The Knicks had a disappointing follow-up year after their surprise playoff run last season. James Dolan is not a patient man. The front office may want to shake up the team in pursuit of a true difference-maker who can keep the Knicks relevant while they wait for the big fish to appear. Gobert is just that kind of player. New York would boast an above-average defense (at worst) with him in the lineup and there is nothing Tom Thibodeau loves more than a stingy defense.

The Knicks have the contracts to make a trade work after their free-agency splurge last year. A fresh start may be best for Julius Randle, then you throw in Evan Fournier and the money matches. But would the Knicks offer up one of their young players or draft picks as sweetener? Would the Jazz want future assets or opt for quality players, avoiding a full-fledged rebuilding process? There are details to figure out but it could be a match for both teams.

Dallas Mavericks

The Mavericks just beat the Jazz in part because they were able to manipulate Gobert's weaknesses. Why would they trade for him? Well, Luka Doncic would be a force with Gobert rolling down the middle. While Gobert's post-up offense is problematic, he can still act as a good vertical threat in an offense with willing passers. And while Doncic is elite in almost every area of the game, he isn't a particularly good defender. Having Gobert behind him to clean up messes would be huge for Dallas' defense. Plus, the Mavs have contracts to work with. Starting with Tim Hardaway Jr. and Davis Bertans would get them to the amount of salary required to pull off a deal. Add another piece or two and there's an agreement to be made.

The biggest issue with this possible trade is that Gobert doesn't fit Jason Kidd's ideal defense. He turned the Mavs into a top-10 unit in his first season on the sideline because he got everybody to buy into a switch-everything scheme, using Dallas' lack of a traditional rim protector as a strength. That isn't Gobert's optimal defense. But he's good enough in a traditional drop scheme to at least consider changing things up, and Dallas could keep their switching defense for late in the postseason while using Gobert to help them get there.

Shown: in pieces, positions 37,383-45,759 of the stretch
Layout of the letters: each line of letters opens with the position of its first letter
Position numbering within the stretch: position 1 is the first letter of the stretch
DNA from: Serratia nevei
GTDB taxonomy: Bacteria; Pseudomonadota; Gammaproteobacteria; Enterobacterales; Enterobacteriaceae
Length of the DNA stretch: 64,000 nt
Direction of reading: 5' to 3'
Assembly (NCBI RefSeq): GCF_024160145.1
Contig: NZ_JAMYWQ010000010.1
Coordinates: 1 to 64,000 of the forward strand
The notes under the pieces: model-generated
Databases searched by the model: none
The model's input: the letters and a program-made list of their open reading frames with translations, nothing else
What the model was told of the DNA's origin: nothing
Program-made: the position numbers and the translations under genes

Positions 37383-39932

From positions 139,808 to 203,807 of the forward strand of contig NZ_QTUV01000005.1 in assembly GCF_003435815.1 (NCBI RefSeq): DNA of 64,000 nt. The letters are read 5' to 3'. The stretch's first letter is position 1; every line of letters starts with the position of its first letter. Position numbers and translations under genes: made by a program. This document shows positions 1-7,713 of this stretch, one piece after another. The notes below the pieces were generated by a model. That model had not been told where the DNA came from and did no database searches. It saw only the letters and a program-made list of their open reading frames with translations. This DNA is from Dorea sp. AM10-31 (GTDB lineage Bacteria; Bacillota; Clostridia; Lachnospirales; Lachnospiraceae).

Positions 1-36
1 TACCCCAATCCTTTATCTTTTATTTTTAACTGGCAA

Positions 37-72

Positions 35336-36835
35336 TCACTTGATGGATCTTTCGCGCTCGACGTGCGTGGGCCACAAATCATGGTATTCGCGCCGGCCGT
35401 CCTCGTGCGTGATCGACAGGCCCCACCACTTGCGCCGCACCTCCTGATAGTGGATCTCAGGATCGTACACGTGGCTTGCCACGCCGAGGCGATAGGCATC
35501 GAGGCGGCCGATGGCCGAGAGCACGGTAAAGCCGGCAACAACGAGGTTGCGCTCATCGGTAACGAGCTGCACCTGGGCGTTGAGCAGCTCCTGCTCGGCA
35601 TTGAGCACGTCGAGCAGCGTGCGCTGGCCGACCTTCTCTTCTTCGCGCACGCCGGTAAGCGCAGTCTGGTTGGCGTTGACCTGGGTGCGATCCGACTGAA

Charlotte Hornets

The Hornets have had a gigantic hole at center for years and it might finally be time to fix that after missing the playoffs yet again. LaMelo Ball is a great player and Charlotte is undoubtedly interested in capitalizing on his talents before it hands him a max contract. Gobert would be massive in helping the Hornets achieve that goal. He'd patch a significant amount of the team's many defensive holes and give Ball a reliable screener to give him space to work. Even getting to the playoffs outside the play-in tournament would be an accomplishment for Michael Jordan's team and getting Ball playoff experience is paramount for success later in his career.

What would a trade look like? Well, if the Jazz were interested in bringing back an old friend, then there's an easy starting point. Gordon Hayward hasn't been able to shake his injury issues and will make $30 million next year. He only has one year left after that so it's not like Utah would be making a long-term investment in the injury-prone forward. Then the Hornets could add Mason Plumlee to make the money work and perhaps throw in James Bouknight as a sweetener. This feels like the most likely deal to happen. Charlotte gets a DPOY-level defender that can make them relevant again and keep Ball happy while Utah doesn't take on any significant long-term money, acquires players that can help them win now, and add a young prospect with potential. There's means and motivation on both sides.